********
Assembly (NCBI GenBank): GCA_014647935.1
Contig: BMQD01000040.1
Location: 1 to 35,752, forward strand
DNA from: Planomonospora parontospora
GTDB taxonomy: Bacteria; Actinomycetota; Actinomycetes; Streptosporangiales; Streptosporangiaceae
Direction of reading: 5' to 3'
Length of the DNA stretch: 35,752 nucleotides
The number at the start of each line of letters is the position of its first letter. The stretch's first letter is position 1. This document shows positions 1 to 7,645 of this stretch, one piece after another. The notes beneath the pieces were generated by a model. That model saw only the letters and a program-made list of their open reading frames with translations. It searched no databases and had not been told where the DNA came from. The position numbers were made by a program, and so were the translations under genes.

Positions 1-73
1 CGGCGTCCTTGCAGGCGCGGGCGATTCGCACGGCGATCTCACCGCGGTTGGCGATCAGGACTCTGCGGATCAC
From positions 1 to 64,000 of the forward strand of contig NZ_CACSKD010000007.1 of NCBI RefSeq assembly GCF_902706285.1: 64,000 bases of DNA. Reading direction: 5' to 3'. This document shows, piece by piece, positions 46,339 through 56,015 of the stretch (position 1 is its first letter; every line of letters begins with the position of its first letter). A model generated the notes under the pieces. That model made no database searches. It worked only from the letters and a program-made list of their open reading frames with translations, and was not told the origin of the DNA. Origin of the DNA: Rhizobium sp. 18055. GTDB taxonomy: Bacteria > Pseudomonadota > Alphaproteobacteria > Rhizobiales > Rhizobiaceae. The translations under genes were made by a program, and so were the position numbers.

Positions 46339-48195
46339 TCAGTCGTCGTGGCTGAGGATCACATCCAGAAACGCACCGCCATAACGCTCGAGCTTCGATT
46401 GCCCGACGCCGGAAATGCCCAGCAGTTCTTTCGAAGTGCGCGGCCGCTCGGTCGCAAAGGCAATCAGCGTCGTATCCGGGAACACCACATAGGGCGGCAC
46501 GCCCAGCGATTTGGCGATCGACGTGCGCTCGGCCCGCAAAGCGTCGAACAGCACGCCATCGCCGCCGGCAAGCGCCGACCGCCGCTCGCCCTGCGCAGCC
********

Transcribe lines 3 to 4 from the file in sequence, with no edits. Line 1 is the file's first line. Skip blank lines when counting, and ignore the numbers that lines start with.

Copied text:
Location: 1 to 35,752, forward strand
DNA from: Planomonospora parontospora